GREENSBORO — There’s nothing better to David Thompson than 1974.
That was the year UCLA’s seven-year reign as the class of college basketball ended at the hands of N.C. State.
It was also the year the ACC vindicated itself in the national picture, winning its first national title in 17 years. And Thompson, the star of N.C. State’s team and arguably the greatest college basketball player of all time, says it remains the highlight of his basketball career.
Around here, 1974 was the year big-time came to Greensboro, and the reality is it probably isn’t coming back.
“We won’t ever see them in a building the size of the Coliseum again,” said Woody Durham, who in 1974 was the sports director at WFMY and was a member of the committee that helped recruit the Final Four.
Forty years ago, the coliseum hosted the same tournament that the Greensboro Coliseum hosts this week — the ACC tournament. It was different then. There were fewer teams — seven vs. 15 — and fewer seats. But after that tournament, the college basketball world descended on Greensboro.
The Greensboro Coliseum hosted the 1974 NCAA Final Four featuring N.C. State, UCLA, Marquette and Kansas. And N.C. State, in front of an enthusiastic home crowd, was the last team standing.
“Close to home and so many fans in there backing us,” Thompson said. “I think even if they weren’t our fans, everyone was rooting against UCLA because they wanted to see somebody different win.”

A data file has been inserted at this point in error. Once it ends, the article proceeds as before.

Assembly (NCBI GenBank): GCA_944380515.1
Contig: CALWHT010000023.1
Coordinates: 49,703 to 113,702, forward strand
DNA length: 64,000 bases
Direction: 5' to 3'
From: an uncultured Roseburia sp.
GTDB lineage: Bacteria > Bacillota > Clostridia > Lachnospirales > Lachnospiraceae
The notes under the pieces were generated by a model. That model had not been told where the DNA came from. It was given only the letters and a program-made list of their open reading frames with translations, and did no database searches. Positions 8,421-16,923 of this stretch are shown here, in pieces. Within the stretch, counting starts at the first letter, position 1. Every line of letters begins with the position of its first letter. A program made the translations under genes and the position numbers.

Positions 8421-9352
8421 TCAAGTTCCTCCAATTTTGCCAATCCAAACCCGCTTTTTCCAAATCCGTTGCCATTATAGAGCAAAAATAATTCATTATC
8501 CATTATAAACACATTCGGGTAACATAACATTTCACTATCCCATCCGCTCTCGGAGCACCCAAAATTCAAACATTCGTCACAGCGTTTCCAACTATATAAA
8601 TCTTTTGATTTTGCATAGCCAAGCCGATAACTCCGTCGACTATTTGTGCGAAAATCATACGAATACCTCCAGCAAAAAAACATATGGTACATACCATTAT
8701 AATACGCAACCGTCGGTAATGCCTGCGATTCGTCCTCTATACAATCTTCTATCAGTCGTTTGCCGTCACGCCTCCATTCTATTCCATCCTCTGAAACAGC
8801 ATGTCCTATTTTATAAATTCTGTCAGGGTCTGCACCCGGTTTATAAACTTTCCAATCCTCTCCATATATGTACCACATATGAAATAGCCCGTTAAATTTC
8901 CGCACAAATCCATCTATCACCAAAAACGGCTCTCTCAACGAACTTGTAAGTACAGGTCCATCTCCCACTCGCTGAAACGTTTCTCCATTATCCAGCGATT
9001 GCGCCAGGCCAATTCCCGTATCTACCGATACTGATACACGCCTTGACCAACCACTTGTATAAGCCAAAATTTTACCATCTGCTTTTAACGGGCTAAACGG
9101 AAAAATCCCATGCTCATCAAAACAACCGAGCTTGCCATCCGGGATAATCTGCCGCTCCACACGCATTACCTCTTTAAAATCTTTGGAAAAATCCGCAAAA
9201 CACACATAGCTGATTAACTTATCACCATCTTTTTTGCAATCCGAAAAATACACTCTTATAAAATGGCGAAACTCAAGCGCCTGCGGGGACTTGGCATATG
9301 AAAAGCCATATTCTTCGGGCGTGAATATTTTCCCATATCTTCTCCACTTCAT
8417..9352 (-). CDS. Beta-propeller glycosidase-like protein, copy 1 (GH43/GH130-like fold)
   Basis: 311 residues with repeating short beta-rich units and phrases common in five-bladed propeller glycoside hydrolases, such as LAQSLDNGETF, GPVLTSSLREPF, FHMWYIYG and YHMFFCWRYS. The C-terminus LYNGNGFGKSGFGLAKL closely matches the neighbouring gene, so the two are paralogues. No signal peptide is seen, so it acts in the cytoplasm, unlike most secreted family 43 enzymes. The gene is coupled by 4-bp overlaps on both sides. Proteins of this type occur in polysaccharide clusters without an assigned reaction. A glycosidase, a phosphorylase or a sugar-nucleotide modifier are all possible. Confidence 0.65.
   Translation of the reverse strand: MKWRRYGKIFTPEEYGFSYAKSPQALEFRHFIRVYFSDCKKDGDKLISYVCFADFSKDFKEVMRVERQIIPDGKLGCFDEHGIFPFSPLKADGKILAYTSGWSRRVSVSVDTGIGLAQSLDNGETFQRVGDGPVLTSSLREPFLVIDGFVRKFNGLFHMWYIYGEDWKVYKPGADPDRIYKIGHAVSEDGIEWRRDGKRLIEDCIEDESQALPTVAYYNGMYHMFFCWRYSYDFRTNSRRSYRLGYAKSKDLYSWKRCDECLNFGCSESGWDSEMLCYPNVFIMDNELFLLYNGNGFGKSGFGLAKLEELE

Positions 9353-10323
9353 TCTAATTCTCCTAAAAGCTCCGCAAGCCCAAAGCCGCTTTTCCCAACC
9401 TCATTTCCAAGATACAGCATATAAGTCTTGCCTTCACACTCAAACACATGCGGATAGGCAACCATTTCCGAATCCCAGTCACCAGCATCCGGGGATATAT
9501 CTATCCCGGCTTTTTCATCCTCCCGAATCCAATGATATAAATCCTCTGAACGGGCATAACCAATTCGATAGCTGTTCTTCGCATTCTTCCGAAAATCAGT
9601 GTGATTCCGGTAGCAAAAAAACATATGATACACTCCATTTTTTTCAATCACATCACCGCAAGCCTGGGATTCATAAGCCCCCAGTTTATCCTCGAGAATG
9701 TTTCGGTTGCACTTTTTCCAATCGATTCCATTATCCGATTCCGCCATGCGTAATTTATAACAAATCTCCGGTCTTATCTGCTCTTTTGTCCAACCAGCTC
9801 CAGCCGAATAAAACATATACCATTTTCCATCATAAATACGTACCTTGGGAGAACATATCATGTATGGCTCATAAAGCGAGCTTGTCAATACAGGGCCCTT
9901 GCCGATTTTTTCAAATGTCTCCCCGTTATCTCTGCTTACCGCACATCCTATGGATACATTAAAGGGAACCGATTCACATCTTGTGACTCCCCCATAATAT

Wherever future national champions are crowned, they won’t be in Greensboro. The Final Four has outgrown the city, making 1974’s probably the greatest tournament Greensboro will ever host. And it left quite a legacy.
Greensboro has put itself in position for prominent events. It’s in the midst of one now with the 2014 ACC men’s basketball tournament at the Greensboro Coliseum. It’s the conference’s “bell cow event,” as Commissioner John Swofford called it, and the tournament will draw millions of television eyes around the country.
But the 1974 ACC tournament and NCAA tournament helped change the game. N.C. State beat Maryland in the 1974 ACC championship game, with the Wolfpack ranked No. 1 in the nation and Maryland No. 4. When Maryland lost in overtime, 103-100, the Terps also lost their shot at the national title because only one team from each conference could advance to the NCAA tournament.
“I don’t think we really realized we were making such a mark in history that it was going to change the whole mind-set about multiple teams and bigger fields,” said Tommy Burleson, N.C. State’s center on its 1974 team.
The historical significance of the 1974 postseason is interesting, and its games were compelling. For a month in Greensboro, the city was blessed with the greatest ACC game ever played and an equally compelling Final Four.
N.C. State met UCLA in the Final Four, which was a more gripping matchup than the Wolfpack’s national championship game two nights later against Marquette.
“The game was really hyped because both teams had gone undefeated the season before, although N.C. State was ineligible for the tournament,” said Jamaal Wilkes, one of UCLA’s best players on its 1974 roster. “I remember David Thompson fell and hit his head the week before … and there were a lot of questions about what his status was going to be. It was a classic.”